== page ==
Oct. 28.. Walked with Wilson to Pearson's. Showed me a letter from the Prince to him, of three sides, written in a bold free hand, but rather loose, and light and perplexed in style; perfectly easy, beginning “ Dear Wilson,” and ending "Yours most sincerely." The object to get Wilson to use his interest with the Duke of Northumberland to have his secretary Macmahon elected for some borough where there would be no opposition or difficulty, as his health, for which he expresses great solicitude, is very precarious.f The feelings expressed in this very gentlemanly letter do high honour to the Prince's heart. He precedes his letter-
most private and important !" and would not for the world that his young friend (Macmahon) should know its contents.
Oct. 29. Finished Gentz's State of Europe. He displays very just and enlarged views of the position and relative interests of States and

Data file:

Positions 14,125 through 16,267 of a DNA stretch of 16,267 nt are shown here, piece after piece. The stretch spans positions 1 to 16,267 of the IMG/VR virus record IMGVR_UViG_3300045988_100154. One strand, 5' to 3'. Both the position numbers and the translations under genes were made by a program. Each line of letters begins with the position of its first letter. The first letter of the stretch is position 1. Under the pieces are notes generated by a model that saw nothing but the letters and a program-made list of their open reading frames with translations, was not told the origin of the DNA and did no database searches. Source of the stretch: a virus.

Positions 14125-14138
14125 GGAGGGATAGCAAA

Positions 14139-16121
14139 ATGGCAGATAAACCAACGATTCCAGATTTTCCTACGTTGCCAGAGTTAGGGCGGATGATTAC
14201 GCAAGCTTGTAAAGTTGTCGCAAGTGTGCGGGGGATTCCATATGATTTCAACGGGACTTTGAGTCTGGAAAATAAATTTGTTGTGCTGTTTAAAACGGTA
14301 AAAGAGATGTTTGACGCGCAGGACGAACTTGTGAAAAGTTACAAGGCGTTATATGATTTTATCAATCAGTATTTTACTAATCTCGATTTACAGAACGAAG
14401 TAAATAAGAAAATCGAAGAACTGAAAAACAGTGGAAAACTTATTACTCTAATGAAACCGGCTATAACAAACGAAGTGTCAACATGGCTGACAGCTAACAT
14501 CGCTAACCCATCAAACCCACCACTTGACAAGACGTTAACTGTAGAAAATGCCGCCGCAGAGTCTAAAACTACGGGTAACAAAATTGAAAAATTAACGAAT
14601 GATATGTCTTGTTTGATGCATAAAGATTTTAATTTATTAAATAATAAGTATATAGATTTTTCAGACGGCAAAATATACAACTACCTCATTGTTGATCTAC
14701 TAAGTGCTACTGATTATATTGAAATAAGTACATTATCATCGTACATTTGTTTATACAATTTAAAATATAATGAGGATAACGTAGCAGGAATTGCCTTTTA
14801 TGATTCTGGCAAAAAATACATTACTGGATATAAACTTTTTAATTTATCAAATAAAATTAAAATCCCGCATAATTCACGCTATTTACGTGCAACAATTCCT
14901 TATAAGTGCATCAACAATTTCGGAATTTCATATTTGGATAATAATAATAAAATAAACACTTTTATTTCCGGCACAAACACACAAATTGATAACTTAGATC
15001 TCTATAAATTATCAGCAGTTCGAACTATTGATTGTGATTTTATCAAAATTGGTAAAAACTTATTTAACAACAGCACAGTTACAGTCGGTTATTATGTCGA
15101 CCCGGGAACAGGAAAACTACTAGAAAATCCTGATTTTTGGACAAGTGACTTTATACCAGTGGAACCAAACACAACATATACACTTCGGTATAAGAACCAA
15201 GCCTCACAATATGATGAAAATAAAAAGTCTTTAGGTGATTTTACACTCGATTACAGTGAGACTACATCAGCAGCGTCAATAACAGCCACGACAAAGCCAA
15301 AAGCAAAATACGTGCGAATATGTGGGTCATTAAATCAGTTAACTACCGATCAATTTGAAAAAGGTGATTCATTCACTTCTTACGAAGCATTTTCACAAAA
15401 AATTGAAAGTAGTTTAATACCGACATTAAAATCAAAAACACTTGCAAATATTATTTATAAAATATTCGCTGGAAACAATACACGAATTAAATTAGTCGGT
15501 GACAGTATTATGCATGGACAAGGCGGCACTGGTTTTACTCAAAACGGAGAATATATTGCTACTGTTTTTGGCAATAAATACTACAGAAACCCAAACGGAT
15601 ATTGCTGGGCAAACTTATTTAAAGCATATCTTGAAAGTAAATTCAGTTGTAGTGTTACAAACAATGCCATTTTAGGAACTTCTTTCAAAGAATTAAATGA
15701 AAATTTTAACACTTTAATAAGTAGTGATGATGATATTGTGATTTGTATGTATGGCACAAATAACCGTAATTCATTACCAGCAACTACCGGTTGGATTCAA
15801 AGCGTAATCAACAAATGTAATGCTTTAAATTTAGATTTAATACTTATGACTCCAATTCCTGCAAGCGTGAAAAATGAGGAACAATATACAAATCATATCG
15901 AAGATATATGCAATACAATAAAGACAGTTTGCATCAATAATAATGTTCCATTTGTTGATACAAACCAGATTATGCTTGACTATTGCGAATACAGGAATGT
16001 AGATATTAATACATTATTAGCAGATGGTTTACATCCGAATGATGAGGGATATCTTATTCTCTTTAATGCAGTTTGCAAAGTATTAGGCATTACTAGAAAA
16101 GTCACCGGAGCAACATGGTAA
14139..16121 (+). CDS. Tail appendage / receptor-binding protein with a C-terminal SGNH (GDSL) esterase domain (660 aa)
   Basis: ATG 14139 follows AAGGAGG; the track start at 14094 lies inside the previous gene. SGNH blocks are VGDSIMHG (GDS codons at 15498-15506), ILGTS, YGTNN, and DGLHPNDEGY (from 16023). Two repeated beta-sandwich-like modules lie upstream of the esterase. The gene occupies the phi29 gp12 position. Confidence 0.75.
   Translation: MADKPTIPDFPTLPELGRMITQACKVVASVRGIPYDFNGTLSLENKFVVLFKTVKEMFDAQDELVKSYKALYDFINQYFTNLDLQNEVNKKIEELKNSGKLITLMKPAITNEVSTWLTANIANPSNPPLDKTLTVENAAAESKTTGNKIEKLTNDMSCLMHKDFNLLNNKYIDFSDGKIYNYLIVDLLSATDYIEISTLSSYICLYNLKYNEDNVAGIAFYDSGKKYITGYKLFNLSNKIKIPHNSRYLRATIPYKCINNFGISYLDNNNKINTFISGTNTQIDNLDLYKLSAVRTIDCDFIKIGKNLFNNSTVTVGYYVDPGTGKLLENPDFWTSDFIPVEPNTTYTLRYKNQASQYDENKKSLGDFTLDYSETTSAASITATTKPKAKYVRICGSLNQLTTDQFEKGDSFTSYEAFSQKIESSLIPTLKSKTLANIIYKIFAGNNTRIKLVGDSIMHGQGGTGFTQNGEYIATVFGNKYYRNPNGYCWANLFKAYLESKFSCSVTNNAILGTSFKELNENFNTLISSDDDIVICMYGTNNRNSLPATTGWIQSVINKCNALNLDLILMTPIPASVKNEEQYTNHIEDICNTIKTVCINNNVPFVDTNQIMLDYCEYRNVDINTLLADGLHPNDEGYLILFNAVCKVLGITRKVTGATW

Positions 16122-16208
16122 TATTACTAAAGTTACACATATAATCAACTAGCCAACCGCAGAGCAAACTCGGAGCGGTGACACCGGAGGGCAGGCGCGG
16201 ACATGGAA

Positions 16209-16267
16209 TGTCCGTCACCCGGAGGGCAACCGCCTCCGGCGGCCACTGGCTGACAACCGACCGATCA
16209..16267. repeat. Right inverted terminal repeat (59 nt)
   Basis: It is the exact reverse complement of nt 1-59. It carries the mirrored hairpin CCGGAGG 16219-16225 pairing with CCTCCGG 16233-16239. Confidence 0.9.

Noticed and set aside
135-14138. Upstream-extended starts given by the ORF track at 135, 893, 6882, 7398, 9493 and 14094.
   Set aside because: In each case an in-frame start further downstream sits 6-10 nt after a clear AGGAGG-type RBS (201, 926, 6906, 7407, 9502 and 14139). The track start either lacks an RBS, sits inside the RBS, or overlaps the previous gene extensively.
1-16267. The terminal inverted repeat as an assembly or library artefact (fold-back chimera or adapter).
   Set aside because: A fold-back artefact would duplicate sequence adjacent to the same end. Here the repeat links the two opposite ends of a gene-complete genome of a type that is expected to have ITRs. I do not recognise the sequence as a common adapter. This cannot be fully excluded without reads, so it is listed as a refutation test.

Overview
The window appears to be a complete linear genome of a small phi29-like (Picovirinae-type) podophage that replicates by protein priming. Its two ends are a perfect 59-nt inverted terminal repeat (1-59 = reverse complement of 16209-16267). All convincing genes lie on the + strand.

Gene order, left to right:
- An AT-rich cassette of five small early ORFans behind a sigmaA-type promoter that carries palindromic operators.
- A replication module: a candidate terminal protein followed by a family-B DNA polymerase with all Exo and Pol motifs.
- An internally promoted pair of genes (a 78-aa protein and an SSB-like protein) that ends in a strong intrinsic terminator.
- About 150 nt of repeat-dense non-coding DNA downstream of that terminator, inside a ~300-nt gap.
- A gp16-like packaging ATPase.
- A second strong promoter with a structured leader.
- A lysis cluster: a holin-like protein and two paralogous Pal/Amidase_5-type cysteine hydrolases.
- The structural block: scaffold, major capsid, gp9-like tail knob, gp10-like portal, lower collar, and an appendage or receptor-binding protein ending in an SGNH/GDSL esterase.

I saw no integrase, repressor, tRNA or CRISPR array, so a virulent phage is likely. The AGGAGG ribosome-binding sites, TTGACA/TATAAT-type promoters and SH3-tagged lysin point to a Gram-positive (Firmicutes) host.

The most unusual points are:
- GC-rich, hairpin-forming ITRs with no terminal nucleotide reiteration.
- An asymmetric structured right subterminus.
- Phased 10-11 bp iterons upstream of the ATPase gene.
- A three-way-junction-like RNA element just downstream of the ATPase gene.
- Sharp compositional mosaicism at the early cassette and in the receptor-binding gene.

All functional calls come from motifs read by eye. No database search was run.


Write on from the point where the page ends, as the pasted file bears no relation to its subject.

very true observation; but the art was unfortunately a little too visible, or rather it was not quite disinterested in its application.--Ed.
+ He was elected for Aldborough, Suffolk.
lengthened, and tuned, the true accents of our mother tongue, those notes of passion which an Englishman would naturally breathe, and enforced those indigenous tones, by a modulation bold, affecting, sublime in the accent, passion, and expression of English words, he' considers his vocal music as far superior to Handel's as an original poem to a 'translation. “ From rosie bowers," he thinks his masterpiece this way. T. Salmon proposes a scheme, which has often occurred to me, of abolishing the plague of cliffs, by marking all unisons alike, and distinguishing octaves ! On Stradella's unintentionally causing two assassins, hired to murder him, to relent by the charms of his composition, Burney observes, that it is a miraculous power of modern music, superior perhaps to any that can be well authenticated of the ancients. He considers Handel's “ He was despised and rejected of men," in the Messiah, as the first English air for pathetic expression. He observes of Handel's music, that it requires a more powerful agency in the orchestra to develope and display it, than that of any other composer. Nothing can express his conceptions, but an Omnipotent hand. His pauses, he remarks, often “ catch loquacity in the fact."